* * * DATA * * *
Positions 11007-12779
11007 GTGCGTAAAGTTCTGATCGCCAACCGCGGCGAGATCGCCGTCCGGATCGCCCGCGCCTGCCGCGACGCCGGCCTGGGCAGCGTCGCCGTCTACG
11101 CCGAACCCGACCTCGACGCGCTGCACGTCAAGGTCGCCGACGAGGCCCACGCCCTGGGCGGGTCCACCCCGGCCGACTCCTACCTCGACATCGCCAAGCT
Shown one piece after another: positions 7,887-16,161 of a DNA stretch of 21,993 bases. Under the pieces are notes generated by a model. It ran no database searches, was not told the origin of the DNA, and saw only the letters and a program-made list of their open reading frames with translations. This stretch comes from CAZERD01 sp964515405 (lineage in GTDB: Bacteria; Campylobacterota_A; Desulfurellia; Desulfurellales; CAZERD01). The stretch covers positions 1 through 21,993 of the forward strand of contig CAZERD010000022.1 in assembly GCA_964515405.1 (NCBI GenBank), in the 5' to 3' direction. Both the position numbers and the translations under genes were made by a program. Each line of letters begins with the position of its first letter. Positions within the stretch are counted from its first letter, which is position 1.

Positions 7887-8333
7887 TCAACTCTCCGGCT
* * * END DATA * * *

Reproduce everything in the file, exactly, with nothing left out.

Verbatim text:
Positions 11007-12779
11007 GTGCGTAAAGTTCTGATCGCCAACCGCGGCGAGATCGCCGTCCGGATCGCCCGCGCCTGCCGCGACGCCGGCCTGGGCAGCGTCGCCGTCTACG
11101 CCGAACCCGACCTCGACGCGCTGCACGTCAAGGTCGCCGACGAGGCCCACGCCCTGGGCGGGTCCACCCCGGCCGACTCCTACCTCGACATCGCCAAGCT
Shown one piece after another: positions 7,887-16,161 of a DNA stretch of 21,993 bases. Under the pieces are notes generated by a model. It ran no database searches, was not told the origin of the DNA, and saw only the letters and a program-made list of their open reading frames with translations. This stretch comes from CAZERD01 sp964515405 (lineage in GTDB: Bacteria; Campylobacterota_A; Desulfurellia; Desulfurellales; CAZERD01). The stretch covers positions 1 through 21,993 of the forward strand of contig CAZERD010000022.1 in assembly GCA_964515405.1 (NCBI GenBank), in the 5' to 3' direction. Both the position numbers and the translations under genes were made by a program. Each line of letters begins with the position of its first letter. Positions within the stretch are counted from its first letter, which is position 1.

Positions 7887-8333
7887 TCAACTCTCCGGCT